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EU Minister Çelik said ”Turkey is safe for the real journalists” – is it true?

Turkey’s EU Minister  Ömer Çelik met on Thursday with Secretary General of the Council of Europe Thorbjorn Jagland. In the press briefing Minister Çelik was asked whether Turkey is still a safe country for foreign journalists.

Safe for “real” journos

He replied: “Turkey is unequivocally safe for foreign journalists. My country is secure for those seeking to perform real journalism. Turkey is safe for real journalists. But this doesn’t necessarily mean that we won’t take necessary measures for those coming our country under the mask of journalism but helping terrorist organizations behind the scenes. Attending the terrorist’s meetings and joining the terrorist activities cannot be deemed within the scope journalistic activity.”

Fake journalists

Though Minister Çelik said the opposite Government’s record of media freedom for foreign media is not very promising, artıgerçek news portal reported. Some of the steps taken against “non-real” media members follow as:

  In February 2017, Die Welt’s correspondent Deniz Yücel was arrested and he is pending trial.

  In April 2017, French photojournalist Mathias Depardon, living in Turkey for several years, detained and then deported.

   In April 2017, Italian traveler and journalist Gabriel Del Grandetaken into custody for 14 days, he fasted hunger strike and deported afterwards.

  In January 2017, The New York Times’ correspondent RodNordland wasn’t allowed to enter the country.

  In December 2016, French journalist Olivier Roger Jean Bertrand taken into custody in Gaziantep and deported.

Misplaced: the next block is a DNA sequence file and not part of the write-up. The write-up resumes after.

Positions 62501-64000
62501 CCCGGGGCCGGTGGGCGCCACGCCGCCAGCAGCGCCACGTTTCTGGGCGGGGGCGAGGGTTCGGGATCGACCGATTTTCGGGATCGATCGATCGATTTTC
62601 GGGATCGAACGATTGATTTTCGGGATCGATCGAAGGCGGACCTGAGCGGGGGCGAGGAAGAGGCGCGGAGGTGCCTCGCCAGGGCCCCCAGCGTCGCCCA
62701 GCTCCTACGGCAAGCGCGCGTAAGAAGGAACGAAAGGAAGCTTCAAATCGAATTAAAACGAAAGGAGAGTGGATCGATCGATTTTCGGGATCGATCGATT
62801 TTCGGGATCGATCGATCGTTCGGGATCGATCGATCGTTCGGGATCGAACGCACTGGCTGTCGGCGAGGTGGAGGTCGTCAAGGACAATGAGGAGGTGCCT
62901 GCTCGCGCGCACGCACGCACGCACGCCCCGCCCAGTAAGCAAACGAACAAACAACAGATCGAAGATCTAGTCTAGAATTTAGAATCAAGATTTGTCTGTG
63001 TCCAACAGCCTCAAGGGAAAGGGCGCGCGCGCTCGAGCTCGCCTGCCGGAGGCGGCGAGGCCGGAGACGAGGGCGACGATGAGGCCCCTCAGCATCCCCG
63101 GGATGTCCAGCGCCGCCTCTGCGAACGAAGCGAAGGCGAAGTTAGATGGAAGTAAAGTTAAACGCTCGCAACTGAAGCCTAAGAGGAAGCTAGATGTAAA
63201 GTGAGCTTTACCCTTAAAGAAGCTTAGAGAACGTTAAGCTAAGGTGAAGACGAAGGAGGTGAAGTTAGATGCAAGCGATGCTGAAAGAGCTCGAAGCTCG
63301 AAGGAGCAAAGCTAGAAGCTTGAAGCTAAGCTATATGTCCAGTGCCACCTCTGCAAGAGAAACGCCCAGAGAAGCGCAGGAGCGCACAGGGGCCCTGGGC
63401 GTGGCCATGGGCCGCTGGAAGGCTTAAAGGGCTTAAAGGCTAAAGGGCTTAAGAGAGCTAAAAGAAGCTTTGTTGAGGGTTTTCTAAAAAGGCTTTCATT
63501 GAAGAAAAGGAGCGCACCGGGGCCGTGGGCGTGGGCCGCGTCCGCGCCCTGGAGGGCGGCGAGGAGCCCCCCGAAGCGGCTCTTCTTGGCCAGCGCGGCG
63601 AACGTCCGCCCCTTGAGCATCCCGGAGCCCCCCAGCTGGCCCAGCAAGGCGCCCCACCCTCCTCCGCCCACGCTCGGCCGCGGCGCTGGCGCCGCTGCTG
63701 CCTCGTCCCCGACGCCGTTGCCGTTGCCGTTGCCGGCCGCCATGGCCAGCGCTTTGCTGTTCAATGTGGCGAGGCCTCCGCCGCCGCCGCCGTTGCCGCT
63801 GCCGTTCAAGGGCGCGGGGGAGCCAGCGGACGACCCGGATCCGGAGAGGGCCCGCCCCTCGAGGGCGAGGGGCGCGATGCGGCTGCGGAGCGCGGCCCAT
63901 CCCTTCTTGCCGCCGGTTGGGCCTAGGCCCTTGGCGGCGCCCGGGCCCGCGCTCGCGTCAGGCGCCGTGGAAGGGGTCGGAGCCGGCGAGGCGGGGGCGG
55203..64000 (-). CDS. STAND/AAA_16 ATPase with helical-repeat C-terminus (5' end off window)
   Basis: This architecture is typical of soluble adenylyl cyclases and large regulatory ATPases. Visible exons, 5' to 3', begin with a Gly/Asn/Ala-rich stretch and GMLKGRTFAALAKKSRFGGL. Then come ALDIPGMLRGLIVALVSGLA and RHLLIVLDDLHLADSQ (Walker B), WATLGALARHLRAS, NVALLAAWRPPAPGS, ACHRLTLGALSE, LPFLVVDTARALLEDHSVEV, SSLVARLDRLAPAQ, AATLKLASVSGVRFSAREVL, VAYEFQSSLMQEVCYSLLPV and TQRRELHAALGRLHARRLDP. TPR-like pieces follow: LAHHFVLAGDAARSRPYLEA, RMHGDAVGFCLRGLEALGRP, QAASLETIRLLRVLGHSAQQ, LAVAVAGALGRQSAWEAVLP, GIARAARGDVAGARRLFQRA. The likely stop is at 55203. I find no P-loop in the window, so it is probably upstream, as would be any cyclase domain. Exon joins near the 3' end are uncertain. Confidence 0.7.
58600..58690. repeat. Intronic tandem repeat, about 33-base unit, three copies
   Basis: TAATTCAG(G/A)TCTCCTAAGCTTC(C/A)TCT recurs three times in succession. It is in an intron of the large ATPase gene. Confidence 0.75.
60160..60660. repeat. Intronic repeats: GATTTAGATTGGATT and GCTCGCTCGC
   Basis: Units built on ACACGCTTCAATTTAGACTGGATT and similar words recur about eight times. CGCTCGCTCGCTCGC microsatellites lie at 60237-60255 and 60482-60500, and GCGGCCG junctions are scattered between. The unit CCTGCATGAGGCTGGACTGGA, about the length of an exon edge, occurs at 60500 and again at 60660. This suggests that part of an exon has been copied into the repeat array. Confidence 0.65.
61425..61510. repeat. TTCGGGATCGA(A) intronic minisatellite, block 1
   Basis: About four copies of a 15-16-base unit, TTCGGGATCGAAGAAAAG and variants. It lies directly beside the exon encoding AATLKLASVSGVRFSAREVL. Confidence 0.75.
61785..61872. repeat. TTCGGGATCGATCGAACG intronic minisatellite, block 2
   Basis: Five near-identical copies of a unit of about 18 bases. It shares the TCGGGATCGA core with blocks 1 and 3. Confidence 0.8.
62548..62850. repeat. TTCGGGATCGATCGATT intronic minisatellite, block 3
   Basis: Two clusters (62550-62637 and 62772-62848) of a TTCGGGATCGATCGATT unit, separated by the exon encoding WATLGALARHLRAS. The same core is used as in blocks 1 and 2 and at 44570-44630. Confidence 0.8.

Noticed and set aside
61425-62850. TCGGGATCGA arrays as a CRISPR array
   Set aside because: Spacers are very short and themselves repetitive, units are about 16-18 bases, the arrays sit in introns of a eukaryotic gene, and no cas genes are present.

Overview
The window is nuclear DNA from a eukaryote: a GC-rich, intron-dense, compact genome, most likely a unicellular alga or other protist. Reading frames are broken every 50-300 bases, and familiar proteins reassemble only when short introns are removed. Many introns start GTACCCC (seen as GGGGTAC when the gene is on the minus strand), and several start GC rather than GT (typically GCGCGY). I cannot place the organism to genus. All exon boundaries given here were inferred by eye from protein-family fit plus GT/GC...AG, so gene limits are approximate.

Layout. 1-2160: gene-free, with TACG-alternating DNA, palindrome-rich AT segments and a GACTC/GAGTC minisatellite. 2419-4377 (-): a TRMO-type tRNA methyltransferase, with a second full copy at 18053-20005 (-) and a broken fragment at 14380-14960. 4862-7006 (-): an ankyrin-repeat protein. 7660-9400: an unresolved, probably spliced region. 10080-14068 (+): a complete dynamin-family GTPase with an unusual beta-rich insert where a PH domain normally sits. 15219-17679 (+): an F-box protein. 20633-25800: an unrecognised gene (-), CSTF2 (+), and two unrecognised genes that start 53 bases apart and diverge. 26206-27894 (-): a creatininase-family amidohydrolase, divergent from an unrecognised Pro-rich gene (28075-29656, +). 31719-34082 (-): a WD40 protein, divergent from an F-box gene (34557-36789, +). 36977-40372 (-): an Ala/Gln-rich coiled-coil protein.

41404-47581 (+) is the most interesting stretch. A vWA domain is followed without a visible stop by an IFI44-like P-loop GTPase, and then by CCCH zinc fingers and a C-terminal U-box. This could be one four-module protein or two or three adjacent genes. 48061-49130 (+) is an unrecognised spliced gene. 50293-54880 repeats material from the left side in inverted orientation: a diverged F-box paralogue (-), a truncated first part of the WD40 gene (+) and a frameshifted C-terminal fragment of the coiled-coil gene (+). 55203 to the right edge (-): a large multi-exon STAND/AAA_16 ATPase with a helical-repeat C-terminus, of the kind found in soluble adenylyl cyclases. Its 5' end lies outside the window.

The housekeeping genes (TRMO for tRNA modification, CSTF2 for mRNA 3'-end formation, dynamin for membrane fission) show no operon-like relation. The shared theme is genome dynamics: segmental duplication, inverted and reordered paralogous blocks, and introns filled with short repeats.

In December 2016, The Wall Street Journal’s staff reporter Dion Nissenbaum arrested allegedly for sharing a video showing two Turkish soldiers being burned alive by ISIS militants.

  In November 2016, two Swedish reporters were taken into custody in Diyarbakır for filming military premises.

  In April 2016, freelancer David Lepeska, who has written for Foreign Affairs and Al Jazeera America, denied re-entry to Turkey.

   In April 2016, access to Russian news agency Sputnik banned and Tural Kerimov – director of Sputnik’s Turkey branch- wasn’t allowed entry to the country.

   In April 2016, German public television channel ARD’s correspondent detained temporarily at the airport and refused entry to Turkey.

  In February 2016, Norway’s Aftenposten’s İstanbul representative Silije Kampeasaeter’s  press accreditation was rejected. Allegedly she wasn’t granted a press card because of her fiancé who is a German citizen with Kurdish origin.

  In March 2016, Der Speigel correspondent had to leave Turkey since his press car wasn’t renewed.

  In April 2016 Greek news photographer Giorgos Moutafisdeported.

  In April 2016, Ebru Umar – a Dutch columnist of Turkish descent- was arrested for her tweets critical of President Erdoğan, she was released but not allowed to leave Turkey since holding dual citizenship.

  In April 2016, Finnish journalist Taina Niemela living in Van deported on charges of spying.

Bulent Korkmaz

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